A high sensitivity sensor and short exposure time are effective ways to prevent camera shake and stabilize images. Backside illuminated (BI) sensors offer higher sensitivity than front side illuminated (FI) sensors, as does a larger optical size at the same pixel structure.
Sony’s CMOS image sensors are equipped with a standard 2x2 averaging mode that is equivalent to a pixel size four times larger, which, while reducing resolution (image size) to 1/4, helps to further prevent camera shake.
The increasing pixel count and speed of CMOS image sensors has made high speed video shooting a reality.
When shooting fast moving objects, both frame rate and exposure time need to be reduced to avoid blurred motion. Sony's has enhanced its high-sensitivity BI technology with 4 pixel calculation processing to double SNR, bolstering its lineup with products capable of shooting at quadruple speed. Sony's 8 megapixel products enable easy shooting of high speed movies at 180 fps for 720p HD images, or 240 fps for 960 x 540 (QuarterHD) images.
Taking still pictures with great clarity in backlit condition requires the use of camera flash or an HDR function, which synthesizes multiple images of differing exposures. However, these methods are not suitable for video. In particular, camera angle and exposure conditions are difficult to optimize when shooting sport video and backlighting may cause underexposure or overexposure. With BME HDR and SME HDR features that configure two exposure conditions, however, Sony's products offer rich image processing through stacked sensor technology, performing appropriate signal processing of captured images within the sensor to enable HDR video shooting.
Competition for thinner products is heating up as smartphones take on more stylish designs. Thinner products call for lower-height camera modules, for which high CRA lenses are used.
This, in turn, requires on-chip lens correction, as well as improved performance in reducing color cross talk from adjacent pixels due to angled incident light. Needless to say, reducing optical size without reducing pixel count also requires a minute pixel sensor with a high SNR.
IR illumination is often used to take pictures without altering the brightness of a particular scene. The Sony's lineup features sensors that are able to take pictures in IR light as well as in normal visible light. This lets a single camera take pictures in dark areas under IR illumination, with the same gesture recognition capabilities as in bright areas.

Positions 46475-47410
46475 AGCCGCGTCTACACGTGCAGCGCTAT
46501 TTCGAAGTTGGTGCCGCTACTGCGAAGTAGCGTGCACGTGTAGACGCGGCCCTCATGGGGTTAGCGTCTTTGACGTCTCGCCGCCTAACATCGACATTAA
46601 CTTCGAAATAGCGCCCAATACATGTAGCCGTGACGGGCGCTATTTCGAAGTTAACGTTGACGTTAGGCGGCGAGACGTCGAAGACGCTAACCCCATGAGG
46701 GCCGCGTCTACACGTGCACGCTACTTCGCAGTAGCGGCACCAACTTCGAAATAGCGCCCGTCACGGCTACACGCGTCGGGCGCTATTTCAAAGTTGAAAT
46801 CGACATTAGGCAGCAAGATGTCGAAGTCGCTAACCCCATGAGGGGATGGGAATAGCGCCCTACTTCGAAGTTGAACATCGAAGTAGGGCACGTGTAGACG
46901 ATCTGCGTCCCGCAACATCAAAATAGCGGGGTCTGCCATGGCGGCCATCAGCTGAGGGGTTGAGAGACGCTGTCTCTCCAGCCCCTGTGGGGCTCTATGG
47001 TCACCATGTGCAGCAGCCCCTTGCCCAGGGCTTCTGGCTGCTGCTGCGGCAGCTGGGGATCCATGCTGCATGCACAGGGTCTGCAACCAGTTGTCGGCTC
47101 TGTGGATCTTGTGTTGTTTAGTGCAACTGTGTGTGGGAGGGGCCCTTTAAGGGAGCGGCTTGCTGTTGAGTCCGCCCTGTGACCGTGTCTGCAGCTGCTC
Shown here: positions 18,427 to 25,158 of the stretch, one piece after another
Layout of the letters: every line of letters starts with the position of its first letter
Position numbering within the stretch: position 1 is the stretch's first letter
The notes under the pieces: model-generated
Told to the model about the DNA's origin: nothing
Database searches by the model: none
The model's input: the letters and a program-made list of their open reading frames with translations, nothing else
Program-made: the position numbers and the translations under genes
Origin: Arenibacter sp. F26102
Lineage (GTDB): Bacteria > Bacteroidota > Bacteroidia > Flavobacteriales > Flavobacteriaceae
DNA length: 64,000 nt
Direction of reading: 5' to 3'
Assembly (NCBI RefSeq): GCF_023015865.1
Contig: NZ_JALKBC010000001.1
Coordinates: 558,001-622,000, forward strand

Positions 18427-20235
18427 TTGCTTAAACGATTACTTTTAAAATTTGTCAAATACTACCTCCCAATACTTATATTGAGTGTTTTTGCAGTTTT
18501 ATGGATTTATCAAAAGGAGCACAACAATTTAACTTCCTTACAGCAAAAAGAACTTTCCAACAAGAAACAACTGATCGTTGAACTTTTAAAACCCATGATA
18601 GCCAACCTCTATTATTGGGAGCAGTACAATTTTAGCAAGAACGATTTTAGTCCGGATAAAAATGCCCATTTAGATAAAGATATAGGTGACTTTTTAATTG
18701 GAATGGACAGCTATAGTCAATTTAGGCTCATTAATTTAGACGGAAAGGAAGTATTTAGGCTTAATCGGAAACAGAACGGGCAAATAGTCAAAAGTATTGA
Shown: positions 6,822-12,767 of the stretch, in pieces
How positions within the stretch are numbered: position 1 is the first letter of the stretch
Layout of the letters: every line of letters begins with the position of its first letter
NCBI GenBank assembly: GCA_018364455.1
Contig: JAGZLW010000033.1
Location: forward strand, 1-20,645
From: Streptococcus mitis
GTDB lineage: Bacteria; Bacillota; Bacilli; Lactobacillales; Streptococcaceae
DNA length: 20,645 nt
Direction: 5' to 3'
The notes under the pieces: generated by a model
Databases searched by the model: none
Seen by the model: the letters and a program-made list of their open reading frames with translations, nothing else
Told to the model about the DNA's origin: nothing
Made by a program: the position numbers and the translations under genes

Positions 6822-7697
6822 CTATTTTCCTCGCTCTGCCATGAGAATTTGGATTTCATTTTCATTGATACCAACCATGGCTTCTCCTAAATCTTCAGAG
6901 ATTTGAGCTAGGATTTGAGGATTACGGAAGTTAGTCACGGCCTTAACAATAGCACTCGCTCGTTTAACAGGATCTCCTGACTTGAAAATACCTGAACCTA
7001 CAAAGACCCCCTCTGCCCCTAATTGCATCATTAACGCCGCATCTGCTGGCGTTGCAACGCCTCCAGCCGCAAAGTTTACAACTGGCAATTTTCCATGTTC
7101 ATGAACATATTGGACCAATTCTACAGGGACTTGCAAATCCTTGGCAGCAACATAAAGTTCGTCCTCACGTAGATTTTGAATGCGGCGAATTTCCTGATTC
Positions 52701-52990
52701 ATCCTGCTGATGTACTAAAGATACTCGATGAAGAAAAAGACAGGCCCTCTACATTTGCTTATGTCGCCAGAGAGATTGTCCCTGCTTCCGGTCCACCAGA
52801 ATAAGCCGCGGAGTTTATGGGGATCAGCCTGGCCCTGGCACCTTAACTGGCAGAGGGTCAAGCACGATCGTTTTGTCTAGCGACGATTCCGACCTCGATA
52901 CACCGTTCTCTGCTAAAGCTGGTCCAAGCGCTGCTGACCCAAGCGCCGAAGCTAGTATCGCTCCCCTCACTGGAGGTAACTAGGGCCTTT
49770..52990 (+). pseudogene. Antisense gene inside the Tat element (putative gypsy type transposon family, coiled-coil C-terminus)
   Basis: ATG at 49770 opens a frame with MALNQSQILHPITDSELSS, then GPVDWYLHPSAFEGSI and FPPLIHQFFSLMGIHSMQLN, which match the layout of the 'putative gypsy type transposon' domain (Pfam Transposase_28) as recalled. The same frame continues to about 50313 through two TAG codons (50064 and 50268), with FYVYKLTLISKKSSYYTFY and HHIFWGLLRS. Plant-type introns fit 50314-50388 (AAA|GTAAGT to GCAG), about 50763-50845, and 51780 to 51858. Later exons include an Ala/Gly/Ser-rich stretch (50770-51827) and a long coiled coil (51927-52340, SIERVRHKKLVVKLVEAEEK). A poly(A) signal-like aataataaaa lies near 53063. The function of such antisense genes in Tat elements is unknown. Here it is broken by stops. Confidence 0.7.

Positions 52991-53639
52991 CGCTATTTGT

Shooting video is a basic requirement in the field of sensing, and time resolution is at least as important as SNR or space resolution. The growing lineup of products equipped with Sony's CMOS image sensors include products that offer a high speed frame rate at quadruple speed mode and twice the SNR.
Operating multiple cameras in synchronization enables systems capable of acquiring various types of image data. Sony's CMOS image sensors are available in a product lineup that offers varied pixel counts and a slave mode for synchronized operation of multiple cameras. The following capabilities are offered by synchronized operation of multiple cameras:
Facial authentication and blood vessel authentication are relatively easy to embed in applications that are unable to implement more complex systems such as fingerprint or retina authentication. Yet these authentication methods can be bypassed with photographs, making them insufficient in terms of security.
Using IR to determine whether the person attempting authentication is present and using stereo cameras to incorporate depth information in facial recognition are effective means to achieve more secure systems.